When things happen in our lives, we react by creating a story in our heads about those events. And everything takes off from there. Ask me how I know. I've had lots of practice.
It's not actually the events that make us suffer; it's our story about the events that produces our suffering. So, when we find ourselves unhappy about something that's happened, it's important to question our story to see if it's true.
There are four simple questions, as explained in a technique called "The Work" by author Byron Katie, that have helped a lot of people. The Work consists of asking yourself four questions about any painful thought or belief:
1. Is it true?
2. Can you absolutely know it's true?
3. How do you react when you believe that thought?
4. Who would you be without the thought?
Then you apply a "turnaround" statement, a sentence expressing the reverse of your thought. Find three genuine examples of how the turnaround is true in your life, and you're on your way to creating more peace in your life and loosening the hold your story has on you.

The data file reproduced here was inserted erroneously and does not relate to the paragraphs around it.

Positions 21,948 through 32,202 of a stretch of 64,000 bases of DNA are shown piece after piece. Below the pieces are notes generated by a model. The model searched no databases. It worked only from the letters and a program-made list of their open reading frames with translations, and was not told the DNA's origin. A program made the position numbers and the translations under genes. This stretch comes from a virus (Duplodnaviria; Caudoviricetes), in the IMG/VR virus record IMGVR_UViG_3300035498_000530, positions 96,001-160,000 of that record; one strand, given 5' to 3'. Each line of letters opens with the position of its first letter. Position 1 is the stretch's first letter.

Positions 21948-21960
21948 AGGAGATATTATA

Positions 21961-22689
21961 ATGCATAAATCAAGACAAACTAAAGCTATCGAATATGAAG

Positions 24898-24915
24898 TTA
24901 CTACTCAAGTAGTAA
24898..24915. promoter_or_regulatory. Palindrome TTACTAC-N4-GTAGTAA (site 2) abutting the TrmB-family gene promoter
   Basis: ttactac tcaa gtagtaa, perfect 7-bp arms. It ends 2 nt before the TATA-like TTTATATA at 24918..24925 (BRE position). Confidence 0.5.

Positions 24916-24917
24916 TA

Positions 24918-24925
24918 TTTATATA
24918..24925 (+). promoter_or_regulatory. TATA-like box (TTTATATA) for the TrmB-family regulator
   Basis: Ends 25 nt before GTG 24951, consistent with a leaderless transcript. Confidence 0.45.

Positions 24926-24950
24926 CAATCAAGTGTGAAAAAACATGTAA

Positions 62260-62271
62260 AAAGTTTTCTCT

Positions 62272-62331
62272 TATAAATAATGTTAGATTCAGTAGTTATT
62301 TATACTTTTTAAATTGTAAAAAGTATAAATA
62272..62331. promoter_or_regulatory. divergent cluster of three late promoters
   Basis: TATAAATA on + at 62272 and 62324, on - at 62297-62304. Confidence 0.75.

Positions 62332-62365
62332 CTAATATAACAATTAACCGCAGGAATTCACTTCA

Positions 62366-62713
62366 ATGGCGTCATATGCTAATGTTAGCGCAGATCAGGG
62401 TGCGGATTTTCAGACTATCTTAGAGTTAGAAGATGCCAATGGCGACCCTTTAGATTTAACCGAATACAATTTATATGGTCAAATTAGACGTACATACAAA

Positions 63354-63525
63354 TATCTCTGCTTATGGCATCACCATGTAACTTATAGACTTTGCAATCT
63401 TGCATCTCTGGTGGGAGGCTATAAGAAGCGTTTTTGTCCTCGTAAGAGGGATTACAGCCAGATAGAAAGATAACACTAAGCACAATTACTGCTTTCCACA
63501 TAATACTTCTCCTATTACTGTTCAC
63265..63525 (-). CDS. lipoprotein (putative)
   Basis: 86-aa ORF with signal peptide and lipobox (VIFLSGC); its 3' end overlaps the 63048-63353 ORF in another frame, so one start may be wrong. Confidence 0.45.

There's actually a scientific explanation for the fact that we gravitate toward the negative in lots of cases.
Velcro vs. Teflon
In the days when cavemen were trying to survive, they had to pay more attention to potential threats than to positive events to avoid dangers like being eaten by a saber-toothed tiger.
Psychologists and scientists who study the brain point to the amygdala - the part of our brain's alarm system that triggers the fight-or-flight response. Negativity simply makes a greater impression on the brain since we're hardwired to pay more attention to the negative than the positive.
Dr. Rick Hanson, psychologist and brain researcher, says our brains are "Velcro for negativity and Teflon for positivity." Our negative experiences stick to us like Velcro, while our positive experiences slide right off us like Teflon.
You may have heard it takes numerous positive experiences to overcome a single negative one. Now you know why. Unfortunately, this wiring can wreak havoc on our happiness.
Consider the story of Bruce, whose life was turned upside-down when his wife asked him for a divorce, as relayed by Marci Shimoff, author of "Happiness for No Reason." Bruce's wife had met someone else and wanted out of their 20-year marriage.